Table 1

Summary of observed and derived properties of GLEs, radio bursts, flares, and CMEs

GLE No.

GLE event date

GLE onset (Obs.)

GLE onset (Inf.)

Peak time

GLE int. (%)

SEP int. (pfu)

Type II (m) onset

Type II (DH) onset

Type III (DH) onset

X-ray flare onset

Flare class /location (NOAA #)

CME 1st obs

CME 1st Ht (R s )

CME onset UT

Sky speed (km/s)

CME width (deg)

CME accel.R (km/s2)

Space speed (km/s)

CME accel.I (km/s2)

GLE Ht (R s )

Type II Ht (R s )

(1)

(2)

(3)

(4)

(5)

(6)

(7)

(8)

(9)

(10)

(11)

(12)

(13)

(14)

(15)

(16)

(17)

(18)

(19)

(20)

(21)

(22)

55

1997/11/06

12:10

12:07

13:45–14:15

11

177

11:53

12:20

11:52

11:49

X9.4/S18W63(8100)

12:11

5.18

11:38

1556

360

−0.04

1726

1.37

2.34

1.30

56

1998/05/02

13:55

13:52

14:05

11

150

13:41

14:25

13:35

13:31

X1.1/S15W15(8210)

14:06

3.48

13:27

938

360

−0.03

1332

0.63

1.97

1.41

57

1998/05/06

08:25

08:22

09:30

4

210

08:03

08:25

08:01

07:58

X2.7/S11W65(8210)

08:29

4.09

07:55

1099

190

0.02

1208

0.65

2.21

1.29

58

1998/08/24

22:50

22:47

02:05

4

187

22:02

22:05

22:04

21:50

X1.0/N35E09(8307)

1420d

0.47c

5.14d

1.43d

59

2000/07/14

10:30

10:27

10:45–11:25

29(58)

2730

10:19

10:30

10:18

10:10a

X5.7/N22W07(9077)

10:54

5.21

10:20

1674

360

−0.10

1741

0.66

1.74

1.39

60

2001/04/15

14:00

13:57

14:35–15:00

57(225)

951

13:47

14:05

13:49

13:34a

X14/S20W85(9415)

14:06

4.29

13:34

1199

167

−0.04

1203

0.63

2.10

1.52

61

2001/04/18

02:35

02:32

03:10–03:30

14(24)

321

02:17

02:55

02:15

02:11

–/S23W117(9415)

02:30

4.94

02:08

2465

360

−0.01

2712

2.38

3.92

1.47

62

2001/11/04

17:00

16:57

17:20–17:35

5

4340

16:10

16:30

16:13

16:03

X1.0/N06W18(9684)

16:25

2.54

16:08

1810

360

−0.06

1846

1.40

8.05

1.43

63

2001/12/26

05:30

05:27

06:10–06:20

7(11)

779

05:12

05:20

05:13

05:03a

M7.1/N08W54(9742)

05:30

3.84

05:05

1446

>212

−0.04

1779

1.10

2.88

1.48

64

2002/08/24

01:20

01:17

01:35

5

317

01:01

01:45

01:01

00:49

X3.1/S02W81(10069)

01:27

5.90

00:57

1913

360

0.04

1937

0.85

2.96

1.56

65

2003/10/28

11:20

11:17

11:50–12:00

12(45)

4940

11:02

11:10

11:03

11:00b

X17/S20E02(10486)

11:30

5.84

11:04

2459

360

−0.11

2754

1.53

2.39

1.27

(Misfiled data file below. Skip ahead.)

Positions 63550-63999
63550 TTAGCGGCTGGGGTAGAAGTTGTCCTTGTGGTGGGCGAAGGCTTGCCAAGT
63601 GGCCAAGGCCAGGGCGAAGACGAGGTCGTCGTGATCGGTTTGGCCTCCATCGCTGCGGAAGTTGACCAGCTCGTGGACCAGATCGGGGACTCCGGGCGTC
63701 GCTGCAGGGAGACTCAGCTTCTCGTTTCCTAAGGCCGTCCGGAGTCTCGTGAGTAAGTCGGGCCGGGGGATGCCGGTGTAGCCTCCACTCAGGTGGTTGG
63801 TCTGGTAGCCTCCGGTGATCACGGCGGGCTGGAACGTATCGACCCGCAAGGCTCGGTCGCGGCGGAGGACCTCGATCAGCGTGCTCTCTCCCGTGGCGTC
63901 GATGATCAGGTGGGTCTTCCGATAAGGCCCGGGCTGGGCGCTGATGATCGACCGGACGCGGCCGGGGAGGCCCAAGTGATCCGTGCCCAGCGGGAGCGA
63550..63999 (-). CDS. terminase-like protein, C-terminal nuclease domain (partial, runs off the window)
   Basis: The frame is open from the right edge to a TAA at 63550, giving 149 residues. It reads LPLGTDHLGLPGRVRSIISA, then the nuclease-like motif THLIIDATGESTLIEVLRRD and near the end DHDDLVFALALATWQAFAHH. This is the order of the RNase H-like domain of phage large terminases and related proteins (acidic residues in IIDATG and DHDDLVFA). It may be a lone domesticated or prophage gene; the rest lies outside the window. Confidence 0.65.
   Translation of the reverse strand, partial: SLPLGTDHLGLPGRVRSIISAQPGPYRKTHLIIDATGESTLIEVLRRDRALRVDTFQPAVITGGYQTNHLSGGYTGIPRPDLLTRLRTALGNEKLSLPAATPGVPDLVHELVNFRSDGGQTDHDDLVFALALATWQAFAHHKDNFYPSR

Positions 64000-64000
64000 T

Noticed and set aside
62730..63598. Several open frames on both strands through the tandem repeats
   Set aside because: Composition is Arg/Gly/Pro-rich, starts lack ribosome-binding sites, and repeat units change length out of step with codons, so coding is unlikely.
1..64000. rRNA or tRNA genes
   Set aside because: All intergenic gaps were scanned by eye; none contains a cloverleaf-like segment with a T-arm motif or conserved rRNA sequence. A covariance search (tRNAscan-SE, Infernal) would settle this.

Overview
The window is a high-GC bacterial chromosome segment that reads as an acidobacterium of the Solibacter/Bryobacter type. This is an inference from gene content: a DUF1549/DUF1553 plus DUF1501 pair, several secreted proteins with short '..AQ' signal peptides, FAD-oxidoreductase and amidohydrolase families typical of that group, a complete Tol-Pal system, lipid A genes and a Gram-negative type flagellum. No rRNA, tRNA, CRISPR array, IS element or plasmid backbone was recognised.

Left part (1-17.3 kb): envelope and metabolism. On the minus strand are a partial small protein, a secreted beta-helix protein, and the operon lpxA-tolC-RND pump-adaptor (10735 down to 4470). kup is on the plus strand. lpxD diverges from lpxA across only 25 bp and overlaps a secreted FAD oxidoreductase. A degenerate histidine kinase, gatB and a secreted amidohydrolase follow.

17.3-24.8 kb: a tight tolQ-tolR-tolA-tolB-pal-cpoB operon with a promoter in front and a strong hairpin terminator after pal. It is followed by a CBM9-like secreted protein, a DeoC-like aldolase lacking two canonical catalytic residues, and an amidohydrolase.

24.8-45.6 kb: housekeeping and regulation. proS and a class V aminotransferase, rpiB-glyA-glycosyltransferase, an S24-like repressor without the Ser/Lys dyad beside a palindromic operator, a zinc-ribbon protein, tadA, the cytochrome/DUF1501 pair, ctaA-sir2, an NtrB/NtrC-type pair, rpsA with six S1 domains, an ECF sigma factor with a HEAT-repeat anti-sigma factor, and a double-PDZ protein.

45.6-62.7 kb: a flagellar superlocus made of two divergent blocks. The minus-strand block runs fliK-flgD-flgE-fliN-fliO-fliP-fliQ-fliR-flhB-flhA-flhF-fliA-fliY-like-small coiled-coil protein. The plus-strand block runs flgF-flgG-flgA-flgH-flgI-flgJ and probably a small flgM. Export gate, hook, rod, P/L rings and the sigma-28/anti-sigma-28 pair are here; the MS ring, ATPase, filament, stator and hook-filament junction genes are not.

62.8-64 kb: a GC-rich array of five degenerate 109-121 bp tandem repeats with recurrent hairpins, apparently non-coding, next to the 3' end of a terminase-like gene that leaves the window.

66

2003/10/29

21:05

21:02

21:30–00:40

8(34)

2720

20:42

20:55

20:41

20:37

X10/S19W09(10486)

20:54

2.92

20:39

2029

360

−0.15

2049

2.01

4.15

1.38

67

2003/11/02

17:30

17:27

17:45–17:55

7(36)

1210

17:14

17:30

17:16

17:12a

X8.3/S18W59(10486)

17:30

3.27

17:19

2598

360

−0.03

2981

2.76

2.85

1.28

68

2005/01/17

09:55

09:52

10:00–10:10

3

5040

09:43

09:25

09:41

09:38c

X3.8/N14W25(10720)

09:54

3.02

09:42

2547

360

−0.16

2802

2.92

2.72

1.44

69

2005/01/20

06:50

06:47

06:55–07:25

277(3350)

1860

06:44

07:15

06:45

06:39

X7.1/N14W61(10720)

06:54

4.48

06:41

3242

360

0.02

3675

3.40

2.31

1.81

70

2006/12/13

02:45

02:42

03:05

92

698

02:26

02:45

02:24

02:17

X3.4/S06W23(10930)

02:54

5.31

02:21

1774

360

−0.06

2164

0.90

3.07

1.58

aDifferent from the flare onset time listed in the Solar Geophysical Data (see text)

bThe SGD reports that the X17.2 flare occurred in NOAA 0486 with 09:51 UT (onset)—11:10 UT (maximum)—11:24 UT (end). But there are at least two flares accompanied by two CMEs during the above period. Therefore, based on the GOES X-ray light curve, we think the flares have the following timing: M8.4 flare—09:51 UT (onset)—10:48 UT (maximum) and X17.2 flare—11:00 UT (onset)—11:10 UT (maximum)

cThe SGD reports that X3.8 the flare occurred at NOAA 0720 with 06:59 UT (onset)—09:52 UT (maximum)—10:07 UT (end). But this is a complex event with four successive flares. So, the onset is uncertain. In this table, estimated times are given as follows: C3.4 flare—06:59 UT (onset)—07:34 UT (maximum), M5.1 flare—07:55 UT (onset)—09:06 UT (maximum), X2.2 flare—09:06 UT (onset)—09:38 UT (maximum), and X3.8 flare—09:38 (onset)—09:52 UT (maximum)

dThese are not actual values but derived from ICME observations and ESA model

eAssuming that the CME accelerates from 1.25 R s at the time of the flare onset to 4.25 R s (mid point of the LASCO field of view)